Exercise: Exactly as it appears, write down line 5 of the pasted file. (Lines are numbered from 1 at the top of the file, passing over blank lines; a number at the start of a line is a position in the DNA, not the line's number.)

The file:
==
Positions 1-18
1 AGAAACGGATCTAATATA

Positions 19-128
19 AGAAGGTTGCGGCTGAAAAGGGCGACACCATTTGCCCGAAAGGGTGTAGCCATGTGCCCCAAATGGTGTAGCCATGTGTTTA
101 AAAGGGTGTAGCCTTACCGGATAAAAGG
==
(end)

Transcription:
101 AAAGGGTGTAGCCTTACCGGATAAAAGG